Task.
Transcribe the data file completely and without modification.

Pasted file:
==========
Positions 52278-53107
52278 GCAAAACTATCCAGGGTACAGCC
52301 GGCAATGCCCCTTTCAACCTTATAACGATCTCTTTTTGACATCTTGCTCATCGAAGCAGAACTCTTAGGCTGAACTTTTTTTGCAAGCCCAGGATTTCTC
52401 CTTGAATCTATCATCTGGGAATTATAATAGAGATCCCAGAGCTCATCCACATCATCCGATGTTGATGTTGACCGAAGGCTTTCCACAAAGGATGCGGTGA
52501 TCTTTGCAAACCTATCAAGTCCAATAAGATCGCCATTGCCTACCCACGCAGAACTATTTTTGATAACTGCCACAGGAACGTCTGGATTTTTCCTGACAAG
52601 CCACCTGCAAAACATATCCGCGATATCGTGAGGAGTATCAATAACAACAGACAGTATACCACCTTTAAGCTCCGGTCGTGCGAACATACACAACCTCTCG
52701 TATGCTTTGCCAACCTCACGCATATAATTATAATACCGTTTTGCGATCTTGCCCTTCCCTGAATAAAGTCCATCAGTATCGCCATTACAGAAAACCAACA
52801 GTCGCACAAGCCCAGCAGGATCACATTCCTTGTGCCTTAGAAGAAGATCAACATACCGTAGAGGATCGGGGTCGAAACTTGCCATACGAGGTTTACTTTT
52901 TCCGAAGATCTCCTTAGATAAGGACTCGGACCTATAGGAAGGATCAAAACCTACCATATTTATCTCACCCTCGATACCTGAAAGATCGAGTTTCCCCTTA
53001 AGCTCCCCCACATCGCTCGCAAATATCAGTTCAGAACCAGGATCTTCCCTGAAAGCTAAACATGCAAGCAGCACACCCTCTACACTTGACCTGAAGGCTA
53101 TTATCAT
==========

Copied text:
Positions 52278-53107
52278 GCAAAACTATCCAGGGTACAGCC
52301 GGCAATGCCCCTTTCAACCTTATAACGATCTCTTTTTGACATCTTGCTCATCGAAGCAGAACTCTTAGGCTGAACTTTTTTTGCAAGCCCAGGATTTCTC
52401 CTTGAATCTATCATCTGGGAATTATAATAGAGATCCCAGAGCTCATCCACATCATCCGATGTTGATGTTGACCGAAGGCTTTCCACAAAGGATGCGGTGA
52501 TCTTTGCAAACCTATCAAGTCCAATAAGATCGCCATTGCCTACCCACGCAGAACTATTTTTGATAACTGCCACAGGAACGTCTGGATTTTTCCTGACAAG
52601 CCACCTGCAAAACATATCCGCGATATCGTGAGGAGTATCAATAACAACAGACAGTATACCACCTTTAAGCTCCGGTCGTGCGAACATACACAACCTCTCG
52701 TATGCTTTGCCAACCTCACGCATATAATTATAATACCGTTTTGCGATCTTGCCCTTCCCTGAATAAAGTCCATCAGTATCGCCATTACAGAAAACCAACA
52801 GTCGCACAAGCCCAGCAGGATCACATTCCTTGTGCCTTAGAAGAAGATCAACATACCGTAGAGGATCGGGGTCGAAACTTGCCATACGAGGTTTACTTTT
52901 TCCGAAGATCTCCTTAGATAAGGACTCGGACCTATAGGAAGGATCAAAACCTACCATATTTATCTCACCCTCGATACCTGAAAGATCGAGTTTCCCCTTA
53001 AGCTCCCCCACATCGCTCGCAAATATCAGTTCAGAACCAGGATCTTCCCTGAAAGCTAAACATGCAAGCAGCACACCCTCTACACTTGACCTGAAGGCTA
53101 TTATCAT